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Genetic Monitoring Reports

Global Program

 (To view the Health Monitoring Program Description and Reports, Click Here.)

Genetic Monitoring Reports - Inbred Models

North America IsraelUK
Netherlands Italy             France
 
Genetic Quality and Colony Management
Genetic Recycling
Genetic drift describes random fluctuations in the numbers of gene variants in a population. This takes place when the occurrence of variant forms of a gene, called alleles, increases and decreases by chance over time. These variations in the presence of alleles are measured as changes in allele frequencies. In inbred models, where each individual animal is 99.9% genetically identical to other animals in the colony, genetic drift happens very slowly. In outbred models, genetic drift can happen more rapidly due to constantly changing allelic frequencies in a heterogeneous population of animals. Genetic drift is a basic mechanism of evolution and is nearly impossible to halt completely; however, there are breeding tactics that can be employed to slow or manage genetic drift in rodent colonies.
 
Harlan Laboratories has initiated a genetic recycling program for select models, including Hsd:Sprague Dawley® SD®, RccHan®:WIST, C57BL/6NHsd, BALB/cAnNHsd, C57BL/6JOlaHsd, and BALB/cOlaHsd. For each of these models, a Source Colony has been rederived and is currently housed in flexible-film isolators in either Livermore, California or Gannat, France. These Source Colonies will be used to repopulate Barrier Foundation Colonies (inbred) or Barrier Founder Colonies (outbred) on a regular basis to ensure that animals will be genetically consistent both within and across Barriers globally. The first models to be recycled, the C57BL/6OlaHsd and BALB/cOlaHsd colonies in the Netherlands and the United Kingdom, begins in Q3/4 2014.
 
For more information on our Genetic Recycling program, please contact Harlan’s Global Manager of Genetic Quality and Breeding at 800.473.6423800.473.6423, ext. 19532 (North America) or +1 317.806.6080+1 317.806.6080, ext. 19532 (EU and Asia).
 
Genetic Quality Control
Genetic monitoring is an essential part of inbred colony quality control. Several methods of genetic monitoring are available, including biochemical markers, phenotypic analysis, and, more recently, microsatellite DNA and single nucleotide polymorphism (SNP) analysis. While each method has its advantages, Harlan Laboratories uses SNP analysis because of the combination of speed, efficiency and sensitivity at detecting genetic contamination of inbred lines.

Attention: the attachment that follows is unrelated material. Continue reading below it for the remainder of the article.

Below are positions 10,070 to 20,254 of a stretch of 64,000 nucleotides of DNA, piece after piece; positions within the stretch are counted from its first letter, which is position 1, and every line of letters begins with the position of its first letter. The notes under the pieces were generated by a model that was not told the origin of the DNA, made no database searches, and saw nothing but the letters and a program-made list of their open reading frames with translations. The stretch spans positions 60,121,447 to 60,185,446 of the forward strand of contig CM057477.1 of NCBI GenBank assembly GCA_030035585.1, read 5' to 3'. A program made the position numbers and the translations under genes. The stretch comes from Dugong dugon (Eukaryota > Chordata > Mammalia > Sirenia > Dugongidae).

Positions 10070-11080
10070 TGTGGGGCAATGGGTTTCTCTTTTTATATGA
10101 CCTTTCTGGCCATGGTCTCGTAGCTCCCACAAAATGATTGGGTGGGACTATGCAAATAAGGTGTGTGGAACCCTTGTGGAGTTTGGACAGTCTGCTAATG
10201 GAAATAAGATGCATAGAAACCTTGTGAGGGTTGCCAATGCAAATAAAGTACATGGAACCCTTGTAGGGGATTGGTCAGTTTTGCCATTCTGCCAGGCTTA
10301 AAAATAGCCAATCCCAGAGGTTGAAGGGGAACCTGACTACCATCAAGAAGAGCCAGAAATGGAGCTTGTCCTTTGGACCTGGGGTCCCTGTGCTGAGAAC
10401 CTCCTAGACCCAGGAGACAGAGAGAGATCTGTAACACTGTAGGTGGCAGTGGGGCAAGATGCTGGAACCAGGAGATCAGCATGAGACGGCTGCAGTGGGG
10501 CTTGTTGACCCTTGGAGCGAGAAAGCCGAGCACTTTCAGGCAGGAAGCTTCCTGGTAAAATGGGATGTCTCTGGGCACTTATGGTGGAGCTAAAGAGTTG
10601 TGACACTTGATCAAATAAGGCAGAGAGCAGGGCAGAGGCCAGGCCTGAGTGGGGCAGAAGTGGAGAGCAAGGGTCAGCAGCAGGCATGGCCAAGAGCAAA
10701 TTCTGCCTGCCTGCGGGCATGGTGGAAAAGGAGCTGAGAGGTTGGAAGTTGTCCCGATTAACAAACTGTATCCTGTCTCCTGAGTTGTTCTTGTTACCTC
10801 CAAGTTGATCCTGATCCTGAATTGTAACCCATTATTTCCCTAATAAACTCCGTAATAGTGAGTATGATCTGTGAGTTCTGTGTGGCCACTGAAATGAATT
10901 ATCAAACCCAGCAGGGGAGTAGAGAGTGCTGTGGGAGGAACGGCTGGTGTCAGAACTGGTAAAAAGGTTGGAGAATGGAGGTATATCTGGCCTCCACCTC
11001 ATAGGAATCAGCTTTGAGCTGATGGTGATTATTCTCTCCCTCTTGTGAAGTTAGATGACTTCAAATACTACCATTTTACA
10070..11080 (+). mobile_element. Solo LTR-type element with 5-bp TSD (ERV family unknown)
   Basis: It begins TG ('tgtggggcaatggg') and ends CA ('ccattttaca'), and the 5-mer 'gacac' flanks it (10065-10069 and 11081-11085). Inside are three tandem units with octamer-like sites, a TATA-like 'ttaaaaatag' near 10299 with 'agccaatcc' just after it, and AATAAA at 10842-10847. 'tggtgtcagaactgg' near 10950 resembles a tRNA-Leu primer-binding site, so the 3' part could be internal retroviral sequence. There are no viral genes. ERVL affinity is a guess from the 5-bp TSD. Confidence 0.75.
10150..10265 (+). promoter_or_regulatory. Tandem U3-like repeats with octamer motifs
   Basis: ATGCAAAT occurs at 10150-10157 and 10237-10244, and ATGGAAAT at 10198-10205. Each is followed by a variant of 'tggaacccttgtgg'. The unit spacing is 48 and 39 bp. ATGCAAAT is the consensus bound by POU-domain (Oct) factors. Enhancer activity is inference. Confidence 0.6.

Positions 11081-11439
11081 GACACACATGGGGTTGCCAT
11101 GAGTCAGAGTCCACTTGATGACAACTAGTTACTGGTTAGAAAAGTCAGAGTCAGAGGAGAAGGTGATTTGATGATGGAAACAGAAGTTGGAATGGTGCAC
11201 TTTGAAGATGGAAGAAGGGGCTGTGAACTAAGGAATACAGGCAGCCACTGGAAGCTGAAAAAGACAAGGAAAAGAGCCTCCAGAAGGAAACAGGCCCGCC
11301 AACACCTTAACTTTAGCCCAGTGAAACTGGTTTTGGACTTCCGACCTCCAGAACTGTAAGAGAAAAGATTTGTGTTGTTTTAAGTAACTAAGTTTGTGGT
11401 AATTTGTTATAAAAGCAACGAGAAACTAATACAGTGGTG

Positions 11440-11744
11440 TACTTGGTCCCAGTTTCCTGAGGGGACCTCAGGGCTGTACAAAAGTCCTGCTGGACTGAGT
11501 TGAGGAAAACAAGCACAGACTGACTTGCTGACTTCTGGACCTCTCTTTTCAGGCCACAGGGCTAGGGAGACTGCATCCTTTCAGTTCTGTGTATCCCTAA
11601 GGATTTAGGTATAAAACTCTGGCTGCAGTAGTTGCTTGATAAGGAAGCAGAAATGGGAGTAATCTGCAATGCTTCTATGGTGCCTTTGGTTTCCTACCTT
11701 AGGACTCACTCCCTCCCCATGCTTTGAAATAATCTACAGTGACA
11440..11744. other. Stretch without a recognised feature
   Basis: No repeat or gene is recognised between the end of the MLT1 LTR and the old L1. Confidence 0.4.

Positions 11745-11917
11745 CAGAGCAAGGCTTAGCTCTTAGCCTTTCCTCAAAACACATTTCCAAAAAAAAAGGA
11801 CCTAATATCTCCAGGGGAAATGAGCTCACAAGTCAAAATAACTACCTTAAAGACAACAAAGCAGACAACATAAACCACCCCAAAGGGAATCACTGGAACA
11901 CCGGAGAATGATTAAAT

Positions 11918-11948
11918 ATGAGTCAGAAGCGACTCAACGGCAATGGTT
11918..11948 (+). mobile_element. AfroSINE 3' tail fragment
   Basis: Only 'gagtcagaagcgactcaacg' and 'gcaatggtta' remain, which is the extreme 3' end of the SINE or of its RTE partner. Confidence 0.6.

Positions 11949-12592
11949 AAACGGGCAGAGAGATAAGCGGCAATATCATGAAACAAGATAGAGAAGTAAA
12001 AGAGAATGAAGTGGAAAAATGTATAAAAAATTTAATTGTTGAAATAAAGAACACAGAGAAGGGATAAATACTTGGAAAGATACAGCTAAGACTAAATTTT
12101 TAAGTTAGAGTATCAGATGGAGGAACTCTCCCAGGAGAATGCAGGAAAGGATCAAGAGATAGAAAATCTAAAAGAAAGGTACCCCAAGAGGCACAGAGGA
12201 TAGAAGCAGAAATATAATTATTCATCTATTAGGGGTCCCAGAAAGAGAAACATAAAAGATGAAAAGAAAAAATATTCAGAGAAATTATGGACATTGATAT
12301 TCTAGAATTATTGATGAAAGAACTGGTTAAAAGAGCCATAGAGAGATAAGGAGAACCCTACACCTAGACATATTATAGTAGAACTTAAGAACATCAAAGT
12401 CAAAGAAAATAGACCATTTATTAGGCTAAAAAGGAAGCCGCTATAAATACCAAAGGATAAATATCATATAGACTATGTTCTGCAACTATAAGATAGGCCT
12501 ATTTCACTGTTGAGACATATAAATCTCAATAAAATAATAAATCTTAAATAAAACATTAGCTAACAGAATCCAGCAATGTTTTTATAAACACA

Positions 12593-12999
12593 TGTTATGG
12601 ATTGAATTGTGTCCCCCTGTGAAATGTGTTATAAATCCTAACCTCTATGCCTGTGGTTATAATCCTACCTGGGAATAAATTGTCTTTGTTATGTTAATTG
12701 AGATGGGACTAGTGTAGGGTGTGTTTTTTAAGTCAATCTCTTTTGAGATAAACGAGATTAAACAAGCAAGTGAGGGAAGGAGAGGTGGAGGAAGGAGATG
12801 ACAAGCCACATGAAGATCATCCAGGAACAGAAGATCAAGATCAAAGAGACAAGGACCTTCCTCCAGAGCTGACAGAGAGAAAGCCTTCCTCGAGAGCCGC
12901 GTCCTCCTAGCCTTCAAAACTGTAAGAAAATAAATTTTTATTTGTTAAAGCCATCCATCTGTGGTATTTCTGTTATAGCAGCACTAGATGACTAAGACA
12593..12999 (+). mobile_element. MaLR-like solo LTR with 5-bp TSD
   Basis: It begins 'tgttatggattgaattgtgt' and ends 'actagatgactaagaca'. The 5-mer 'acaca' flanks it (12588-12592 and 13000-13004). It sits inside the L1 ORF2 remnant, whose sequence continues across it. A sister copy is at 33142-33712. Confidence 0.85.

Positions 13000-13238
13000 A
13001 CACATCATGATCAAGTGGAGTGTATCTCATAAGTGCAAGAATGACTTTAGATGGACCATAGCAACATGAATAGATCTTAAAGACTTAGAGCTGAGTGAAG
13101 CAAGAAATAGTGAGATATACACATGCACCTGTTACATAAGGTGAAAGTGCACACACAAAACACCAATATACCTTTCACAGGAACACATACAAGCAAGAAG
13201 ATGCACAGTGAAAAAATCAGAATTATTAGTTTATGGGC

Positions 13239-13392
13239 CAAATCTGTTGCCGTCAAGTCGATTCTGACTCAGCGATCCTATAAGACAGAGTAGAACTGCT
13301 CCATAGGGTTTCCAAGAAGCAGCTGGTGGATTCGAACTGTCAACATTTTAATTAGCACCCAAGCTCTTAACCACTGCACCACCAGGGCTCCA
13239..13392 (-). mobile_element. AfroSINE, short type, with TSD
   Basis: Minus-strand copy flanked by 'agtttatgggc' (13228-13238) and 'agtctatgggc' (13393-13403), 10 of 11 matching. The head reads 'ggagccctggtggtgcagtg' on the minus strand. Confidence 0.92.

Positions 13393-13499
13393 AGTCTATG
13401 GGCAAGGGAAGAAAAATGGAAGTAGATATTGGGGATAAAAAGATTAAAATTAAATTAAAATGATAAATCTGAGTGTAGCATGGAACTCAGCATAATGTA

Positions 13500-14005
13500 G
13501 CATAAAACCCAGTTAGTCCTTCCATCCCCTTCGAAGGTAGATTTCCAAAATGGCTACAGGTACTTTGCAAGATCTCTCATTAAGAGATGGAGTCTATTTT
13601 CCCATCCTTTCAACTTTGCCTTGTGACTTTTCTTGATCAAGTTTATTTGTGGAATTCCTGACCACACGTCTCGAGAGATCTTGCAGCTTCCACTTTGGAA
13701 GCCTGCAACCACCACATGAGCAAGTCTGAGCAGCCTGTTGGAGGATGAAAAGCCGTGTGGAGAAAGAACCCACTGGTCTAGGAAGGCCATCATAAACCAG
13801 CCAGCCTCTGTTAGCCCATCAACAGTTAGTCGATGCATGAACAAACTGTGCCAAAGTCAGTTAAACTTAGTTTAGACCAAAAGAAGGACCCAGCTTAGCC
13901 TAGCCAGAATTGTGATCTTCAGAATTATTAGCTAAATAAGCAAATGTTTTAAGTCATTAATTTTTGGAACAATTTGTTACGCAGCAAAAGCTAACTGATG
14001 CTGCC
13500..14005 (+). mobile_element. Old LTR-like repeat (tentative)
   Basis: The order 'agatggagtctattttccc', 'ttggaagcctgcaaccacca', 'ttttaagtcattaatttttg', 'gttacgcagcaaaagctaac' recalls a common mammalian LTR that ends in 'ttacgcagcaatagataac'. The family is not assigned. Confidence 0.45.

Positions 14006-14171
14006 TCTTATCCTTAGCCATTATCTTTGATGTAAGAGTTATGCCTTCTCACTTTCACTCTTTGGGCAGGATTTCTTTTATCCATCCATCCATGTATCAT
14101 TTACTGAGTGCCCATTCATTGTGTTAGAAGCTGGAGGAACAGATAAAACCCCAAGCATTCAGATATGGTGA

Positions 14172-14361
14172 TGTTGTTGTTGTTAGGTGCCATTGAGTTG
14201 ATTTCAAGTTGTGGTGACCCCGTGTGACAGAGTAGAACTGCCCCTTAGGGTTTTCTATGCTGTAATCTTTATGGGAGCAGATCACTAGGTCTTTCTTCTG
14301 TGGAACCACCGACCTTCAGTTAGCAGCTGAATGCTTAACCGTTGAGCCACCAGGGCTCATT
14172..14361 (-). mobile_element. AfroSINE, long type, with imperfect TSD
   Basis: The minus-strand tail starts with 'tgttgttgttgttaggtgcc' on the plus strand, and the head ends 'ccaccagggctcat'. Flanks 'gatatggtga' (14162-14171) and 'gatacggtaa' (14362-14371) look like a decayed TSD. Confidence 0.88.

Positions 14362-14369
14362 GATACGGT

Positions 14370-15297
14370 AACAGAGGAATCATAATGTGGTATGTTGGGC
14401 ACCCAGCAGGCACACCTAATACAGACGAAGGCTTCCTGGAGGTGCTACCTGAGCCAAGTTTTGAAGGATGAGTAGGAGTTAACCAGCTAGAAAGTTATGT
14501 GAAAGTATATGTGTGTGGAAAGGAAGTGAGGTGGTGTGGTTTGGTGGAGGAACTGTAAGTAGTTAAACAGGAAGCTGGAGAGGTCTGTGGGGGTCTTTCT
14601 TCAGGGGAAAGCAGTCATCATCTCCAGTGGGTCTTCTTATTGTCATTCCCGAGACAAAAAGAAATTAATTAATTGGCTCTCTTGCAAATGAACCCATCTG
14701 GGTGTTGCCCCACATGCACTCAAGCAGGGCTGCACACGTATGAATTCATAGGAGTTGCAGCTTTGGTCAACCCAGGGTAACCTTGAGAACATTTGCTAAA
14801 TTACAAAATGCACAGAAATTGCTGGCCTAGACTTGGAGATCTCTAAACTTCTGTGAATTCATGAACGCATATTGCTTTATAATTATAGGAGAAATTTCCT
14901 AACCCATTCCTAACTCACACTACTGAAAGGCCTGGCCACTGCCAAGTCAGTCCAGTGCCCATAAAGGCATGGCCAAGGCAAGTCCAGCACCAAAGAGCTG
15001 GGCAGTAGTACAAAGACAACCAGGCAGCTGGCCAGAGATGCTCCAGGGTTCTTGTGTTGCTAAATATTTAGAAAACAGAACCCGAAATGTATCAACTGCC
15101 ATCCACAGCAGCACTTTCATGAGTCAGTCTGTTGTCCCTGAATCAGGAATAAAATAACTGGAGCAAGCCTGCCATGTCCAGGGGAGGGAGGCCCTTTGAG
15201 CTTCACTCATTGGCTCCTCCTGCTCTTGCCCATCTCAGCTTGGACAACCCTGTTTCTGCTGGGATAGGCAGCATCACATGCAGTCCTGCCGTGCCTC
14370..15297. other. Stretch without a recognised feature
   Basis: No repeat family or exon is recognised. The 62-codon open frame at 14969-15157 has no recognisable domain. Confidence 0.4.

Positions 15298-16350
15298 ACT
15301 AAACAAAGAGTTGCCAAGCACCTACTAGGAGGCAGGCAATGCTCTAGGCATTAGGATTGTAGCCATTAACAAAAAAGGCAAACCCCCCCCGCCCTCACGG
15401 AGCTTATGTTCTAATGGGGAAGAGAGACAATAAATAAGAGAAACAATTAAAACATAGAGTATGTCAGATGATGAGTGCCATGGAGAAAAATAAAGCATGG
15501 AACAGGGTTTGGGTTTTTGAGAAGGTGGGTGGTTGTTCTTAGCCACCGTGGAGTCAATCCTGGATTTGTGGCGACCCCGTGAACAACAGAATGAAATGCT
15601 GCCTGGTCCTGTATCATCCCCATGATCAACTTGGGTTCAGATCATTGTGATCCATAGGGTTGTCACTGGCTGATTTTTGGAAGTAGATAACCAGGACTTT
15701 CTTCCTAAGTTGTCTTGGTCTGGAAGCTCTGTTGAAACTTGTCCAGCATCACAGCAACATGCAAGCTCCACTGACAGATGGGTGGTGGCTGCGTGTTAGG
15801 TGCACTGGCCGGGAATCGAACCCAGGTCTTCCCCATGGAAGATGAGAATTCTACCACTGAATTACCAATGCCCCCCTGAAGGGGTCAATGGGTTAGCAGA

It should be noted that currently available methods of monitoring are relatively insensitive at detecting genetic drift because they sample only a small portion of the genome. To rule out genetic drift, the full genome would have to be sequenced for all animals. All vendor programs for genetic monitoring currently are designed to detect genetic contamination, not genetic drift.

Prevention of Genetic Contamination
Preventing genetic contamination due to accidental mismating is the first priority for a genetic quality control program. Procedures such as room coat color separation, pest control, and exclusion methods are employed to minimize this risk. Animal care technicians are trained to recognize and report phenotypic deviations. Harlan regularly monitors growth data and production indices that are specific to each model (i.e., detailed production records, pedigrees, and cage cards) to ensure the consistency of our models.

Inbred Routine Genetic Monitoring
Harlan Laboratories’ global routine genetic monitoring program consists of collecting tissue samples quarterly from all new pedigreed Foundation Colony breeding cages in non-isolator-bred colonies. Tests are conducted on all pedigreed Foundation Colony breeding cages in newly-populated isolator-bred colonies, and then five (5) new foundation colony breeder cages annually thereafter.
 
Tissue samples are sent to the Harlan laboratory located at the Bionomics Research and Technology Center (BRTC) in Piscataway, New Jersey. The Harlan laboratory employs a customized panel of single nucleotide polymorphisms (SNPs) to evaluate strain differences in both rats and mice. Our routine rat and mouse SNP panels consist of 48 markers. Analysis is performed by utilizing allelic discrimination technology in a fully automated fashion. Our laboratory includes high throughput liquid handling robots that can process up to 500,000 SNPs daily.
 
Outbred Genetic Monitoring
Harlan performs routine global genetic monitoring on select outbred stocks, including Hsd:Sprague Dawley® SD®, Hsd:Athymic nude Foxn1rnu, Hsd:LE, RccHan®:WIST, Hsd:ICR(CD-1®), and Hsd:Athymic nude Foxn1nu. These stocks are tested at all locations to compare allelic frequencies both within and between colonies. Forty-eight (48) tissue samples per colony are tested using a panel of 96 SNP markers.